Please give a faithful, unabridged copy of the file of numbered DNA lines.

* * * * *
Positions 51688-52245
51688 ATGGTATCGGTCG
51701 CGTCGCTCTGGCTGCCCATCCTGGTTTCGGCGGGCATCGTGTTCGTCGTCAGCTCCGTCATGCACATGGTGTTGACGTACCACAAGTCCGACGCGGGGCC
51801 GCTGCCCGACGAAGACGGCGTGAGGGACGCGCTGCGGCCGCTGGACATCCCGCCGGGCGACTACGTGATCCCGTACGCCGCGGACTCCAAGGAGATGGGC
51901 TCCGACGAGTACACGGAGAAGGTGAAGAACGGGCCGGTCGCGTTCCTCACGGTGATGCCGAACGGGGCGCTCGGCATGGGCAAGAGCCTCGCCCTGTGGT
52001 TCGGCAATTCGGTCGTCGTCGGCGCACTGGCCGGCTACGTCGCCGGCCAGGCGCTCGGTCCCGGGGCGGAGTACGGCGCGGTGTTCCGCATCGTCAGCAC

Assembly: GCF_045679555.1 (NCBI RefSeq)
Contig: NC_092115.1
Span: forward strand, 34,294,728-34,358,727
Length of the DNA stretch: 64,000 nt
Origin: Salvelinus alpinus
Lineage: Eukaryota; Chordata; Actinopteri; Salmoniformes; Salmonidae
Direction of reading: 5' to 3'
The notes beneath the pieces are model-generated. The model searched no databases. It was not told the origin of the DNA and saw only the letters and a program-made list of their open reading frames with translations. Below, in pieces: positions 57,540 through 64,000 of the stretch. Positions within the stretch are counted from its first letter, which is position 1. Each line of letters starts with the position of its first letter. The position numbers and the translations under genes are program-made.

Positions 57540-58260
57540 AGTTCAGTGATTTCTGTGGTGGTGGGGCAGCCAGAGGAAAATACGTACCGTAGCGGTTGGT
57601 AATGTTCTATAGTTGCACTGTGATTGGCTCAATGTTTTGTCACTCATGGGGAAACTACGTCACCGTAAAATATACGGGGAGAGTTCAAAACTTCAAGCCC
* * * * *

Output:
Positions 51688-52245
51688 ATGGTATCGGTCG
51701 CGTCGCTCTGGCTGCCCATCCTGGTTTCGGCGGGCATCGTGTTCGTCGTCAGCTCCGTCATGCACATGGTGTTGACGTACCACAAGTCCGACGCGGGGCC
51801 GCTGCCCGACGAAGACGGCGTGAGGGACGCGCTGCGGCCGCTGGACATCCCGCCGGGCGACTACGTGATCCCGTACGCCGCGGACTCCAAGGAGATGGGC
51901 TCCGACGAGTACACGGAGAAGGTGAAGAACGGGCCGGTCGCGTTCCTCACGGTGATGCCGAACGGGGCGCTCGGCATGGGCAAGAGCCTCGCCCTGTGGT
52001 TCGGCAATTCGGTCGTCGTCGGCGCACTGGCCGGCTACGTCGCCGGCCAGGCGCTCGGTCCCGGGGCGGAGTACGGCGCGGTGTTCCGCATCGTCAGCAC

Assembly: GCF_045679555.1 (NCBI RefSeq)
Contig: NC_092115.1
Span: forward strand, 34,294,728-34,358,727
Length of the DNA stretch: 64,000 nt
Origin: Salvelinus alpinus
Lineage: Eukaryota; Chordata; Actinopteri; Salmoniformes; Salmonidae
Direction of reading: 5' to 3'
The notes beneath the pieces are model-generated. The model searched no databases. It was not told the origin of the DNA and saw only the letters and a program-made list of their open reading frames with translations. Below, in pieces: positions 57,540 through 64,000 of the stretch. Positions within the stretch are counted from its first letter, which is position 1. Each line of letters starts with the position of its first letter. The position numbers and the translations under genes are program-made.

Positions 57540-58260
57540 AGTTCAGTGATTTCTGTGGTGGTGGGGCAGCCAGAGGAAAATACGTACCGTAGCGGTTGGT
57601 AATGTTCTATAGTTGCACTGTGATTGGCTCAATGTTTTGTCACTCATGGGGAAACTACGTCACCGTAAAATATACGGGGAGAGTTCAAAACTTCAAGCCC